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This review is taken from PN Review 147, Volume 29 Number 1, September - October 2002.

WRITING LARKS JEREMY OVER, A Little Bit of Bread and No Cheese (Carcanet) £6.95
GERALDINE MONKS, Noctivagations (West House Books) £10.95

In a recent essay in The Paper, 'In Memory of the Pterodactyl: the limits of lyric humanism', Drew Milne focuses attention on the way poets from Keats through Eliot to Helen MacDonald have used birds to portray the limits of 'imaginative projection' and 'human song'. Jeremy Over's entertaining and striking debut takes its title from what the Yellowhammer's song is supposed to sound like. The Yellowhammer is known as the 'writing lark' because the scribbled lines on its eggs looks like pen marks; and in some tales the Devil supplies the bird with half a drop of his blood every morning to use as ink. The limits of lyric, larks - at least in the sense of sprees and frolics - and echoes of both a mid-twentieth century absurdism and a Max Jacob-like surrealism that take for granted the Devil's guiding hand in creation are all very much to the fore in many of A Little Bit of Bread and No Cheese's thirty-four poems. 'Love Poem 5 a.m.' begins evocatively -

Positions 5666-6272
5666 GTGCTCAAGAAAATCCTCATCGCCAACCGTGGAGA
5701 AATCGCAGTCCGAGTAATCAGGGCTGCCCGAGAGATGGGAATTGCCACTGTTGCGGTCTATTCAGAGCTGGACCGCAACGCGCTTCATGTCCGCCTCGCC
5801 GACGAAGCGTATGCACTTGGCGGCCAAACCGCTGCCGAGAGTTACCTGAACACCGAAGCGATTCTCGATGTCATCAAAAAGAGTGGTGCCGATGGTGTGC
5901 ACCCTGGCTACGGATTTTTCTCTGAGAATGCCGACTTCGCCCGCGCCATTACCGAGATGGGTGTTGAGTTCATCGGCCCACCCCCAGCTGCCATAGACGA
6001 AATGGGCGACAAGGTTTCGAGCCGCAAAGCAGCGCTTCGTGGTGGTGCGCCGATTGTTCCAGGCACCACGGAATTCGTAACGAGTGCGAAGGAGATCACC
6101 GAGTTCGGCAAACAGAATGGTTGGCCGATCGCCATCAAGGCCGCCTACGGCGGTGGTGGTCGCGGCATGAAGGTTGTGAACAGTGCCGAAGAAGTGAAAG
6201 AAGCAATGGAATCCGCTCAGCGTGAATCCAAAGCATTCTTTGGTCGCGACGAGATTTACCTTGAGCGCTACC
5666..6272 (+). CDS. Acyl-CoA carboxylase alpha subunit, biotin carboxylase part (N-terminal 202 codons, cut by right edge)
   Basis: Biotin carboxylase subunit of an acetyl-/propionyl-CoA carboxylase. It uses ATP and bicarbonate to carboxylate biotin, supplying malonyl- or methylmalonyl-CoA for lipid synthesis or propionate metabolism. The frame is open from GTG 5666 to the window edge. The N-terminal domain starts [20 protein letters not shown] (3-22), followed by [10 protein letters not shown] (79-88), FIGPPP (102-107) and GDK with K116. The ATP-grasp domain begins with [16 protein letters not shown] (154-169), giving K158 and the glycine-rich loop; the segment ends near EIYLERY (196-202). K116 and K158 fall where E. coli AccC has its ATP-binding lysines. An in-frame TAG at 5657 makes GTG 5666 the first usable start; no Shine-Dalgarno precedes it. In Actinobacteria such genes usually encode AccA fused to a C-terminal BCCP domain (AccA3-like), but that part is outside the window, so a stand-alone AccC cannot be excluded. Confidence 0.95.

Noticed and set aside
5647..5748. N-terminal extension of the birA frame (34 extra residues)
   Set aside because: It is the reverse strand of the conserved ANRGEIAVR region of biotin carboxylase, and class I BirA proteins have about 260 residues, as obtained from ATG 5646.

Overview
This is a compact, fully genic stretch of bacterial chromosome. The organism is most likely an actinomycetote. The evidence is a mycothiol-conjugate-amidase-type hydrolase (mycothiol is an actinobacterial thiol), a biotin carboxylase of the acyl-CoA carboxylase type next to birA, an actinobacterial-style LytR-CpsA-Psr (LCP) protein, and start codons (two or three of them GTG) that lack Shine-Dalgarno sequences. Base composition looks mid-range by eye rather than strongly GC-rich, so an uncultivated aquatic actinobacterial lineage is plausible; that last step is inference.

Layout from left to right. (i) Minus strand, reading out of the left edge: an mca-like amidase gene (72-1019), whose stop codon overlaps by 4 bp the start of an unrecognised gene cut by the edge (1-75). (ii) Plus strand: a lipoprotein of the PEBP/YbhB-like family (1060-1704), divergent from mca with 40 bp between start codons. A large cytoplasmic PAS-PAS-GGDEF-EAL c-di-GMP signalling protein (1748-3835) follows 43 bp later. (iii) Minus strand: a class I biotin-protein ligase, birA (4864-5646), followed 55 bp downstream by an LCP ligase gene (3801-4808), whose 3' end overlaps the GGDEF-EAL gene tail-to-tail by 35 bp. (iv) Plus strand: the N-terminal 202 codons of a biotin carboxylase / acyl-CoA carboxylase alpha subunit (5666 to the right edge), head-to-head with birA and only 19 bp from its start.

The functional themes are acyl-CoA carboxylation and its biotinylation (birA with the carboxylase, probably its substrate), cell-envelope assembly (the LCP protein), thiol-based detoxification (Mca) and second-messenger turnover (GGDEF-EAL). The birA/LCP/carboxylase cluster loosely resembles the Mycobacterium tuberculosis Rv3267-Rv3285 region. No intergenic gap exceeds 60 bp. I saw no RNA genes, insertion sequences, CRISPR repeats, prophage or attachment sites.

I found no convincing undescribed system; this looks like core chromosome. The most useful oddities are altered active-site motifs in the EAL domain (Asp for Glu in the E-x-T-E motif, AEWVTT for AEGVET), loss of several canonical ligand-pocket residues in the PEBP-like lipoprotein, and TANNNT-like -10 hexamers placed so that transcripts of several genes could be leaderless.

The last grains of the night
sift through the branches above our heads
as we step, on bare feet
through the young larches

but quickly turns into a description of a waking dream about a golf course and 'weary swallows resting on the ground/in small hollows' left by divots. The end of the poem gives prose advice on achieving 'Better control and no divot' but then worries 'That wouldn't ...


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